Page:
RealID Backpedal: What Did We Learn?

Posted by on July 9, 2010 - 31 Comments »

If you read my other posts on this topic, you probably know that I was pretty ambivalent about the announced and recently retracted requirement of real name usage on the official Blizzard forums. I was very disappointed in how the community reacted. There was a lot of confusion about RealID in-game versus using your RealID name in the forums, as well as a strange entitlement to the forums. Between the alarmist WoW.com article suggesting that addons have the ability to reveal your name, dozens of articles and webcomics implying that your characters would be associated with your real name, and dozens of outraged comments, it has been pretty hard to have a factual discussion about this topic. I’m not surprised that Blizzard backpedaled on this issue, but I do think that this issue was way overblown and misinterpreted.

As Mike Morhaime said in his statement:

“I want to make sure it’s clear that our plans for the forums are completely separate from our plans for the optional in-game Real ID system now live with World of Warcraft and launching soon with StarCraft II.”

There was absolutely no connection between posting on the forums and revealing your name in-game. The timing of releasing the new RealID features was ill-timed with the forum change announcement, and players got some of the features confused. Just as the Facebook features of Facebook connect, instant personalization, and global “like” confused some users, players assumed that the forum change and RealID in-game had more in common than they actually did.

Additionally, both the use of RealID and the use of the forums is optional. Blizzard is not forcefully revealing your information or anything along those lines. They have a very well outlined privacy policy and will delete all of your data on request. Blizzard has a great track record for consumer privacy and I consider much of the hysteria about the change to be akin to a smear on a very well-run company.

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While many people pointed out very good reasons not to reveal your name online, and I agree that there are many good reasons – that decision is the player’s – not Blizzard’s or yours. If you don’t want to because of the way its run, then you don’t. Blizzard gave you the option of posting in the forums. It is non-essential to the gameplay. If you think it is a bad idea for women, transgender people, or celebrity players to post their name online, that is an absolutely valid position. But to say that the service should not happen because these groups should not post their names is another thing entirely. Feel free to do what you want, but I found the argument that these individuals should not post their identity online as “big brother” as many people painted Blizzard, as its an an individual decision to use the forums. Additionally, the argument that the forums are an essential service is equally weak. There are many alternatives to the forums for support purposes, including contacting a GM or using email or phone support.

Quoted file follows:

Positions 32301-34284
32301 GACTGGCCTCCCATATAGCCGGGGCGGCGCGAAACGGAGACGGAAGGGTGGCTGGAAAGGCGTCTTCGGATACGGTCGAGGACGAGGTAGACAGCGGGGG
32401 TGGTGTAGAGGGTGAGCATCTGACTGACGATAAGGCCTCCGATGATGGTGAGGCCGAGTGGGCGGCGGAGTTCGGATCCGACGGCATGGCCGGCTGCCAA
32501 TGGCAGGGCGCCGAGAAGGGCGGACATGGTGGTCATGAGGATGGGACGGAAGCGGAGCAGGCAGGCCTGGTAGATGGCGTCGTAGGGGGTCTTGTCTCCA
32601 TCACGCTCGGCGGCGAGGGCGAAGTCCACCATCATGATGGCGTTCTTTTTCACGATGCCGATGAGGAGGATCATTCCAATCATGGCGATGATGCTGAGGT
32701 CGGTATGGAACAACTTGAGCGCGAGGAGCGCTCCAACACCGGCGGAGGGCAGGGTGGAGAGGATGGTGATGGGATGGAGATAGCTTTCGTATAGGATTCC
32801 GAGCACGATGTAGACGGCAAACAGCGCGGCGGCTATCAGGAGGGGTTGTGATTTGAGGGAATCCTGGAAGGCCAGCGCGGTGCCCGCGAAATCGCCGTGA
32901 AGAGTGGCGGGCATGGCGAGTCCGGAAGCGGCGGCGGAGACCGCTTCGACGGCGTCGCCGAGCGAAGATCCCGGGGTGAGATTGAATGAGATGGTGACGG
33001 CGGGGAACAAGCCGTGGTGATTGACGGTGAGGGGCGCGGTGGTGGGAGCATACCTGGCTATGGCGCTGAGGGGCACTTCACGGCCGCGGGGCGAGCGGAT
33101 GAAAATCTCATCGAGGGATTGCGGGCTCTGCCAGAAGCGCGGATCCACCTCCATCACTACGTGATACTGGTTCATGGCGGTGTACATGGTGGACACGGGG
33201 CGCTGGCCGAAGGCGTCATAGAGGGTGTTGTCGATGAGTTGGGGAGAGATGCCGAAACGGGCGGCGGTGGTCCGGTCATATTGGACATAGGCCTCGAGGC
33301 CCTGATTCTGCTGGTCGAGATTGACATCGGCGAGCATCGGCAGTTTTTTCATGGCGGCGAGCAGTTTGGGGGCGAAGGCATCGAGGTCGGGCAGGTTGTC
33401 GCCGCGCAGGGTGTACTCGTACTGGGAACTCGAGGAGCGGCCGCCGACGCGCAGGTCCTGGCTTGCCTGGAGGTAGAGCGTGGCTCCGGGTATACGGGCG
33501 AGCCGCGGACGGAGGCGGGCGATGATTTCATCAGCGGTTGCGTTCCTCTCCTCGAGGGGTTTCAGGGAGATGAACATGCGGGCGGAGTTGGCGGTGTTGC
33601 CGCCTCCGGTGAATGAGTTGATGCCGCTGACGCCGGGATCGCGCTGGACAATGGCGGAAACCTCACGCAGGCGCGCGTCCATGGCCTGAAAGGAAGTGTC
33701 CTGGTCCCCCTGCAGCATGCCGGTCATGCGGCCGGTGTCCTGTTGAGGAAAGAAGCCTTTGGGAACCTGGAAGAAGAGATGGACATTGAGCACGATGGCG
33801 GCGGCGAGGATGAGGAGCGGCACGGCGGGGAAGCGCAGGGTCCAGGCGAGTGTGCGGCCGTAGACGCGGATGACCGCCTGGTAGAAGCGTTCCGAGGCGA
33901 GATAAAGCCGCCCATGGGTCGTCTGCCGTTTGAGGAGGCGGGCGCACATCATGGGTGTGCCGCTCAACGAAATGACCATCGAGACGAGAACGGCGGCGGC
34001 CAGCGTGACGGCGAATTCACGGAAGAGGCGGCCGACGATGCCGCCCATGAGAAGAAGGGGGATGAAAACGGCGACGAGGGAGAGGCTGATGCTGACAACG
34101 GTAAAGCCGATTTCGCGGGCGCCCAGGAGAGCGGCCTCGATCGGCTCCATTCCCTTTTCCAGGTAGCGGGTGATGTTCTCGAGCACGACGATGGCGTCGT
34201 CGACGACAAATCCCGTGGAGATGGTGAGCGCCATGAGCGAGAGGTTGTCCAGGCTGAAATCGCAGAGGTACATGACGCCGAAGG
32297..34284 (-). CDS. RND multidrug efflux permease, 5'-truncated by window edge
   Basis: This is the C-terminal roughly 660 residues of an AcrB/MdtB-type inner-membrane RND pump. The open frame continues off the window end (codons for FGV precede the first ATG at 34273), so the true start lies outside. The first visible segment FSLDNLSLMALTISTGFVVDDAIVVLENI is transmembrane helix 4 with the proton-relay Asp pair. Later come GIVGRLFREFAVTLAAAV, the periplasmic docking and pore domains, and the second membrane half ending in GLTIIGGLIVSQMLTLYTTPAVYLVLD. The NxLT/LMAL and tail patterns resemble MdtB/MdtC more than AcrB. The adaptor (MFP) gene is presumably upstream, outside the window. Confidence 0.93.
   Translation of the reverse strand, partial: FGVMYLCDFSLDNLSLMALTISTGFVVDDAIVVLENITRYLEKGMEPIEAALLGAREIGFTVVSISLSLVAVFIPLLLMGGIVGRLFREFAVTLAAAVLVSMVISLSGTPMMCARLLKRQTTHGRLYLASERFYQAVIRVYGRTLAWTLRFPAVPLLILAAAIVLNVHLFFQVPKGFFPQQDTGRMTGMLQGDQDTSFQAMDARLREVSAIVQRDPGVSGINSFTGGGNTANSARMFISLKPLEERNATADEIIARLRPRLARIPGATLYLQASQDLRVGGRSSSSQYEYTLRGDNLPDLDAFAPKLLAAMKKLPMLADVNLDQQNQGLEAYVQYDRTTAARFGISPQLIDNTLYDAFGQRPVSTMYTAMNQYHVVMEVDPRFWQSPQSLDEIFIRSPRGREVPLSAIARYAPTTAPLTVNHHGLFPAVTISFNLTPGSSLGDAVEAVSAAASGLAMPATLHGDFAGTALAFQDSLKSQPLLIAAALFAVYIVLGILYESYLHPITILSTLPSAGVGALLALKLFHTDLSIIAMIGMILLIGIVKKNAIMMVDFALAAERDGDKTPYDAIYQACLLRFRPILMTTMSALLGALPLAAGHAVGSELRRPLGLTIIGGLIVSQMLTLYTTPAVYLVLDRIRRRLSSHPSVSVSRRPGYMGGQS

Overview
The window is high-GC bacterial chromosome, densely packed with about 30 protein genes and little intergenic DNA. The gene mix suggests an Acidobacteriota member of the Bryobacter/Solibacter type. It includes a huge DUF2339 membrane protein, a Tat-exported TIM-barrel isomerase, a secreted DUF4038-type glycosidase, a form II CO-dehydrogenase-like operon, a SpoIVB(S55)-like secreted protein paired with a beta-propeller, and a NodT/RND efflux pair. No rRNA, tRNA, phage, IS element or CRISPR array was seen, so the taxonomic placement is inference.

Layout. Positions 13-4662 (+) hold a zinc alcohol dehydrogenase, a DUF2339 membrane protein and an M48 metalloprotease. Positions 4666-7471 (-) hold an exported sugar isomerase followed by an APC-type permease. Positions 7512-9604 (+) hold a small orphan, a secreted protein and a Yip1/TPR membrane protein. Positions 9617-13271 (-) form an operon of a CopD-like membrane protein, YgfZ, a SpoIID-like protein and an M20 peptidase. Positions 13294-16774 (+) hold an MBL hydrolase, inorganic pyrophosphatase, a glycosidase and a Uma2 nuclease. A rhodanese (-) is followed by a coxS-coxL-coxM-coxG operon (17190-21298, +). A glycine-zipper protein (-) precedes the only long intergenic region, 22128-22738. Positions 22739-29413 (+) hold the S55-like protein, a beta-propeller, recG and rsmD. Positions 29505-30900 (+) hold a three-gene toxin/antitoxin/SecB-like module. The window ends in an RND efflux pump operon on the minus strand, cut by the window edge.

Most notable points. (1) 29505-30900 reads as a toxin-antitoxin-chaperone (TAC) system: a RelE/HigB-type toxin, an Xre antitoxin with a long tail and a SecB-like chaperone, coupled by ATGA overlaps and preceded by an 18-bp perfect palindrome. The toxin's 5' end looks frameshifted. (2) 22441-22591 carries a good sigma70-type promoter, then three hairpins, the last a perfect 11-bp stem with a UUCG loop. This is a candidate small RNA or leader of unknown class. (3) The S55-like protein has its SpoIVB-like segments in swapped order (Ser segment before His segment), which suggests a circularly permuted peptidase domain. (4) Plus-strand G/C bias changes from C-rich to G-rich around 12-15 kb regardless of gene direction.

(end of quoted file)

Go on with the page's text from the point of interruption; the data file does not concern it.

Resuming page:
Regardless, I think that if I were to work at Blizzard or similar company as a public relations agent, here is what I would do differently after observing this incident:

  1. Make it clear that participating in the service is optional through in-game and out-of-game messages and dialogues.
  2. Have a comprehensive privacy “center” were players can configure which parts of the service they wish to use. Using something titled “Parental Controls” turned a lot of people off.
  3. Give players time to absorb changes. It hasn’t even been a month since patch 3.3.5 went live and many players have not extensively used RealID.
  4. Better community communication. A video demonstrating RealID in the game, as well as a video showing what the new forums would be like, would likely assuage a lot of player concern. Talking about things abstractly versus showing a concrete product leaves a lot open for interpretation.

I am still ambivalent on the issue itself, but I think removing the change was necessary to appease the extremely heavy overreaction. I don’t think we’ve seen the last of the privacy complaints as Battle.net progresses to a more social platform, but they’ve learned that they are walking on eggshells, whether the player responses are rational or not.